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Exclusive: Prosecutors claim Ecclestone paid £32m bribe to get F1 investors with motorsport knowledge

NEWS STORY
04/10/2011

It has been nine months since German banker Gerhard Gribkowsky was arrested on suspicion of receiving a £32.4m ($50m) bribe in connection with the sale in 2006 of his employer BayernLB's 47.2% stake in Formula One to current owner, private equity firm CVC. F1's boss Bernie Ecclestone was suspected from the very start as being the person who paid the money to Gribkowsky and in July he was formally accused of paying it. He later admitted to Pitpass' business editor Christian Sylt that he paid the money but strongly denied it was a bribe or that it had anything to do with the sale of the sport. It has been a long time coming but we now know the prosecutors' version of events.

Despite Ecclestone's admission, rumours and speculation abounded: some reports suggested he may have paid Gribkowsky so that he would sell to CVC because they would keep him as boss of the sport. Others suggested Ecclestone paid Gribkowsky to stop legal action which the German had brought against him in 2005. Now we finally know exactly why the prosecutors believe Gribkowsky demanded the money and it is hard to fathom… to say the least. Sylt has got hold of the Munich public prosecutor's indictment against Gribkowsky and, for the first time, here are the details.

When Gribkowsky was arrested in January the prosecutors claimed that he received £32.4m in return for not carrying out a valuation of BayernLB's F1 shares at the time of the sale to CVC. The implication of this was that Gribkowsky was paid a bribe to arrange the sale of the F1 shares on the cheap. The indictment refines the prosecutors' allegations against Gribkowsky but what has not changed is their suggestion that he received a £32.4m bribe from the sale of BayernLB's F1 shares and this money should be returned to the bank. This is precisely why Gribkowsky has been charged with receiving a bribe.

It is worth pointing out here that Ecclestone says the reason he paid Gribkowsky is that the German had threatened he would otherwise report to the British tax authority false allegations that the F1 boss' controlled his family's Bambino Trust.

The trust was set up on 2 December 1997 in Liechtenstein for the benefit of Ecclestone's children and ex-wife Slavica. She was not domiciled in the UK and so, if Ecclestone had died, she would have had to pay 40% inheritance tax on the money raised by selling the shares he owned in F1. He owned 100% of F1 and, to prevent an unfairly huge tax bill being due on his death, he transferred the shares offshore to the trust so that his wife and children owned them and did not need to inherit them if he died. Given that he had heart problems, which led to a triple bypass in 1999, this was not out of the question at the time.

The one catch was that, as a UK taxpayer, Ecclestone was not allowed any control over the offshore trust otherwise it would be declared a sham and the tax would have to be paid on the money in its account. There is no evidence that Ecclestone controlled the trust but Gribkowsky still apparently saw an opportunity to gain from it.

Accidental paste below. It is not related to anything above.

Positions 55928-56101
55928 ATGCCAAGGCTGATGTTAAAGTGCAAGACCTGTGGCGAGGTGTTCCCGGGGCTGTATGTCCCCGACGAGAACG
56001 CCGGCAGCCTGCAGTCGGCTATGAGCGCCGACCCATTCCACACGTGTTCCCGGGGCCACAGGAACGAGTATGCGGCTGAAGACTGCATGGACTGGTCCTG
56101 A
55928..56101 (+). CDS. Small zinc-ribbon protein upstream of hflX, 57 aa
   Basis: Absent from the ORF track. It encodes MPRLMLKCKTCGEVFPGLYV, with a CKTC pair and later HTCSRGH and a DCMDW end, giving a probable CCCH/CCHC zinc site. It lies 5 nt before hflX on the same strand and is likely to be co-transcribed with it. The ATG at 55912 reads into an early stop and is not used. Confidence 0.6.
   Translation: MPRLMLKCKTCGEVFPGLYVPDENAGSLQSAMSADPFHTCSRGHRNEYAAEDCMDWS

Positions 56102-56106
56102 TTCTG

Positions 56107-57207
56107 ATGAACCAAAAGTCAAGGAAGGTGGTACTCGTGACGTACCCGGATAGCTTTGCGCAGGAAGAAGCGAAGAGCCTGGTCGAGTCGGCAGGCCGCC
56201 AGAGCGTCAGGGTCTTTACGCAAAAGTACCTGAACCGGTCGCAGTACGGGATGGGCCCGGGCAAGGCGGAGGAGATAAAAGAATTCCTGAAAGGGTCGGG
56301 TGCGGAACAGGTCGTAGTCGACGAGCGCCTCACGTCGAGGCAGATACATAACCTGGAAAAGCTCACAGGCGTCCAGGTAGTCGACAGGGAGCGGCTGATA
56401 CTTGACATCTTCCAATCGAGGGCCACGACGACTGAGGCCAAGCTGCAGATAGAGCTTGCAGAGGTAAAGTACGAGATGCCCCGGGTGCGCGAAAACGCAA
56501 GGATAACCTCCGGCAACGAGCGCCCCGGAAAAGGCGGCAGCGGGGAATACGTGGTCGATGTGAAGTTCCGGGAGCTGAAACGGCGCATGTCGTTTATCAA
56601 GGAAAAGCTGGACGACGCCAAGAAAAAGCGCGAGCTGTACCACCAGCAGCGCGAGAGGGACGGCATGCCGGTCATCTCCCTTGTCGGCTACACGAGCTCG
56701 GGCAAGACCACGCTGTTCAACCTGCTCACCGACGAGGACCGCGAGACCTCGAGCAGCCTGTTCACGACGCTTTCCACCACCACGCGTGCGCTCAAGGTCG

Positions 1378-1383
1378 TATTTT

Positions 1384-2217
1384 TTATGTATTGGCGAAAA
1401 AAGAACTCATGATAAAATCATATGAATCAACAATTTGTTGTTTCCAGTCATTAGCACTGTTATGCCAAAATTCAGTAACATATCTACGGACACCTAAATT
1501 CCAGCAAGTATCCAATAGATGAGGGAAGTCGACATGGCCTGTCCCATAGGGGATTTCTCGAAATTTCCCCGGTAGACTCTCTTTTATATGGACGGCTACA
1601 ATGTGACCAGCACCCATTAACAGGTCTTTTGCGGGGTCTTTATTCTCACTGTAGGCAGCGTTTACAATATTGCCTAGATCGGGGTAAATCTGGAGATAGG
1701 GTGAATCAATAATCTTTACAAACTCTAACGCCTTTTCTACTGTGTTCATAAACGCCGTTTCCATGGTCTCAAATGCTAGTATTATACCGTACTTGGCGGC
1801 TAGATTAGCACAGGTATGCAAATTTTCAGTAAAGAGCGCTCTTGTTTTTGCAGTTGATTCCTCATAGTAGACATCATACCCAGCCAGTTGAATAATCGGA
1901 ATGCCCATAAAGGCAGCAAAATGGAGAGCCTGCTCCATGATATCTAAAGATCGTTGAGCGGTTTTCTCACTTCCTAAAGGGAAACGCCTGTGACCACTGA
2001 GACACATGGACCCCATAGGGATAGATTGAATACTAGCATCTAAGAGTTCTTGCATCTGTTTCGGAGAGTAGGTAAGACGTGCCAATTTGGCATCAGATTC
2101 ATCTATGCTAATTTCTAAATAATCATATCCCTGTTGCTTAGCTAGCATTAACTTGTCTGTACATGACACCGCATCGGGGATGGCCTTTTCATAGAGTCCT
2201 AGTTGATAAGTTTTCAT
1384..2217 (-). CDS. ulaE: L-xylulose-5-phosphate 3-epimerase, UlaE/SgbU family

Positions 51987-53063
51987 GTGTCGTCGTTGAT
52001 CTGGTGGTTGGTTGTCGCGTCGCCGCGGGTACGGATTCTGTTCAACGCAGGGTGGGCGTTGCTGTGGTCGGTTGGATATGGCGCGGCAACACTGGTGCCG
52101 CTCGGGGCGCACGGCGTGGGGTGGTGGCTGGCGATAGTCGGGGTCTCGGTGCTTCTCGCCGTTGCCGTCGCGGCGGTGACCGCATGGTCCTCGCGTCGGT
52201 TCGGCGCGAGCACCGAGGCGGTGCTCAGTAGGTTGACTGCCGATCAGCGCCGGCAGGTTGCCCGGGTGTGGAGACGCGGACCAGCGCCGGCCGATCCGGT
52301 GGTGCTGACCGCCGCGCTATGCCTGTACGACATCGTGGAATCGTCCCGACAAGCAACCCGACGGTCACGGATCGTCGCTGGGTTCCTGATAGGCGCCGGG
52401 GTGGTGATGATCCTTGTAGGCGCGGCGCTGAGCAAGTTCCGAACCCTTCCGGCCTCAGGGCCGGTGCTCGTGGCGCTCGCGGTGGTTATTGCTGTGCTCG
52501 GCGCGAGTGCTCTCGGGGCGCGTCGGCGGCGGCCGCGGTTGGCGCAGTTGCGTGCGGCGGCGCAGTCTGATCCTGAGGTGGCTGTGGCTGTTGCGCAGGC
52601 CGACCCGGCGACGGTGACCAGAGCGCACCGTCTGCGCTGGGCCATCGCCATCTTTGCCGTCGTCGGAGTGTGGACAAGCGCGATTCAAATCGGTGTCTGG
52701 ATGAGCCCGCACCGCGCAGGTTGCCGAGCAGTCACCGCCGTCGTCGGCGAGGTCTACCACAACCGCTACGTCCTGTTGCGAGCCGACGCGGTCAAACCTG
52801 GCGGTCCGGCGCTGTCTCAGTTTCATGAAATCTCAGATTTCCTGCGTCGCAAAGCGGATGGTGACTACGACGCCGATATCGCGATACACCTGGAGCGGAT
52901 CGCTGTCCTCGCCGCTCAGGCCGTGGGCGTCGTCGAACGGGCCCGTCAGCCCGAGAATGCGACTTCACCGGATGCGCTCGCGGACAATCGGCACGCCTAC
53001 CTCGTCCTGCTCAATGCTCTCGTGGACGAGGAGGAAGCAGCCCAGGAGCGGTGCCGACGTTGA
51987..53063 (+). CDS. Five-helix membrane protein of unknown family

According to the indictment, Gribkowsky's threats came just as the British tax authority was investigating Ecclestone and his wife so it would have been the worst possible time for the German to report the allegations. Ecclestone says that even though the allegations were false, the tax authority would have still had to look into them and, given that it was already carrying out an investigation, this could have derailed the trust.

By 2005, when Gribkowsky is believed to have started making his threats to tell the tax authorities that Bambino was controlled by Ecclestone, the trust had sold 75% of F1 with only a 25% stake under its ownership. F1 was run then by a business called SLEC with 75% of it held in a company called Speed Investments, which was owned by BayernLB along with two other banks - JP Morgan and Lehman Brothers - whilst the remaining 25% was in the hands of the trust's investment vehicle Bambino Holdings. The trust had raised $3.9bn (£2.4bn) so the 40% inheritance tax payment would have come to a cool $1.6bn (£1bn) and it would have been completely unnecessary. Accordingly, it is easy to see why Ecclestone was advised to pay Gribkowsky and, as he told Sylt, "the difference between that and a few billion is quite a big amount."

Obviously, saying that Ecclestone paid Gribkowsky £32.4m to stop him making false allegations about his family's trust, and saying that Ecclestone bribed him in connection with the sale of F1, are two very different things. So why on earth do the prosecutors believe that Gribkowsky received a £32.4m bribe, paid by Ecclestone, in connection with the sale of the sport? Ecclestone says that even he has puzzled over this one.

"There's normally a reason for things happening. I can't find out what the reason was for me to pay him," he says. For Gribkowsky to have received a bribe he would have to have done something for which he was paid in return and although the indictment clears up what this was, it doesn't seem to make much sense.

The indictment is 16 pages but the allegation of bribery boils down to the following six points.

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